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Did another factory burn down????

By fungus-among-us ·
WOW! Has anyone else noticed that DDR and DDR2 prices have jumped quite a bit (50%) over the last month?

I find it disheartening that on all computer hardware fronts, that once a product (videocard, audiocard, harddrive, etc...) has been released, the price usually starts to drop... and very rarely creeps back up. Memory has never been this way... even back in the days of the SIMMs.

Guess this will delay my Conroe build.

Edit: I can see it already.... supply and demand, simple economics. IC manufacturers are the new Oil companies... Bush needs to invade Taiwan to lower IC prices (LOL)

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interesting find

by fungus-among-us In reply to Did another factory burn ...

Bastards!!!!

http://www.webpronews.com/topnews/topnews/wpn-60-20060922SamsungExecPleadsGuiltyToPriceFixing.html

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I was sent an invitation

by Old Guy In reply to interesting find

last week to join in on the class action law suit over this. Somehow, though, it wound up in the round file.

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Oh you young whipper snappers...

by JamesRL In reply to Did another factory burn ...

I remember the great ram shortage of '88, that was a doozy. We ended up stripping our demo machines to sell to anxious customers. RAM doubled in price in a short few weeks. The shortage went on longer than we thought.

RAM for older machines does go up as the supply goes down. My company has sold IBM servers for a long time and I honestly could have bought a whole used server(refurbished with a one year warranty) and replaced an existing server faster and cheaper than sourcing a RAM upgrade (not stocked in Canada, 2 weeks to get it from the states). In the example, the server at the store was $199 and had 512MB of RAM, whereas the RAM (only made by IBM and Kingston) would have cost me $325.

James

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LOL.... young :)

by fungus-among-us In reply to Oh you young whipper snap ...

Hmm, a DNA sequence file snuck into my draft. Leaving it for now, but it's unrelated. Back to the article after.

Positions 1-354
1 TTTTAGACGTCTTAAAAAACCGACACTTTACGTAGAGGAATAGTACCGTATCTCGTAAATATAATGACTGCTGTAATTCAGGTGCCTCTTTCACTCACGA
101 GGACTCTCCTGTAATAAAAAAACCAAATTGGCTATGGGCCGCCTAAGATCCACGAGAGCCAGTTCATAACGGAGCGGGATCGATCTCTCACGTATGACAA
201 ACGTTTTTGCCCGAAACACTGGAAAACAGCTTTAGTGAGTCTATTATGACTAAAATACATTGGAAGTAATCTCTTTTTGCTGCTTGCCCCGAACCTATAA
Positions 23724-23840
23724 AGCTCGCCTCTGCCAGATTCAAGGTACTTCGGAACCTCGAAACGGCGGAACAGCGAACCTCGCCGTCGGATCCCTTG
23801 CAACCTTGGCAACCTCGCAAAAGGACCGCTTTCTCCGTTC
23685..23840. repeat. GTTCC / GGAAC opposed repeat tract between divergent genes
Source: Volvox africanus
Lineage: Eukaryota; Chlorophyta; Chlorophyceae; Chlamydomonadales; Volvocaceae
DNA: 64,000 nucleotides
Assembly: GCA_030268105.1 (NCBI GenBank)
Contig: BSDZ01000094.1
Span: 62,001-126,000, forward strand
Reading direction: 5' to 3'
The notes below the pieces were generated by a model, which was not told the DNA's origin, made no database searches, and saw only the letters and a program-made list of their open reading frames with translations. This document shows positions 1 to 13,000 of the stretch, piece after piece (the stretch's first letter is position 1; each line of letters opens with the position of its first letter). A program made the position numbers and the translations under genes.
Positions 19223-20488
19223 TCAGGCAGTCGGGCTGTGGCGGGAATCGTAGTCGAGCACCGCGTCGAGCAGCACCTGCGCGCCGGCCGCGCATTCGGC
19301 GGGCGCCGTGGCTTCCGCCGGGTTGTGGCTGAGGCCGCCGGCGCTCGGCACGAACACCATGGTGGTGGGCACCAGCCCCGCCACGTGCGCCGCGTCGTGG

hehehe, I too remember those days. Had an online friend that was going to the Dayton "Hamfest" (it was more computers than Ham radios, but whatever). Memory prices at the time for 1MB SIMM was averaging $27.00 (the then current issue of ComputerShopper). When she got there, the cheapest 1MB SIMMs available were listed at $41.00 (and these were the "value" generic brands)! I called a few vendors that advertised in ComputerShopper and they verified the price hikes. I passed on the RAM but ended up splitting a box of 2000 (yes TWO Thousand) unformatted HD 3-1/2" floppy disks (that had John Deere Logos on them). After formatting, over 700 of the 1000 disks I had would not format at HD levels and I had to format at 720K! Bummer.

I completely understand the economics of supply and demand. From what I've heard (and none of this is substantiated), memory manufactures (not the IC makers), assembled a BUTTLOAD of DDR2 modules expecting AM2 and Core2Duo early adopters to make a mad purchasing frenzy. Due to the lack of wide availability (conroe), DDR2 sales weren't as expected (high supply low demand). Since DDR is being "Phased out" I can well understand that the supply side of DDR is dwindling fast. But what it all seems like to me, it PRICE gouging.
Well... I'm going to hold off any major system upgrades that require DDR2... probably until DDR3 is the "new" kid on the block.

Maybe G.W.B. needs to invade Taiwan and get those prices down.

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1990 - US$50/MB

by stress junkie In reply to Oh you young whipper snap ...

My old 486/DX machines cost more to build than a nice desktop computer today, mostly due to the cost of RAM. It didn't matter if the motherboard's BIOS could only handle 16MB because you couldn't afford to buy that much RAM.

And I had to walk five miles to school in my bare feet.

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oh, back in the day, I remember the first real drip

by jdclyde In reply to Did another factory burn ...

It was amazing that you could get a whole meg for only $50! A huge card that you would have to plug all the chips in yourself!

Anyone remember trouble shooting these? Error code would tell you row and collum, so you would replace that one chip.......

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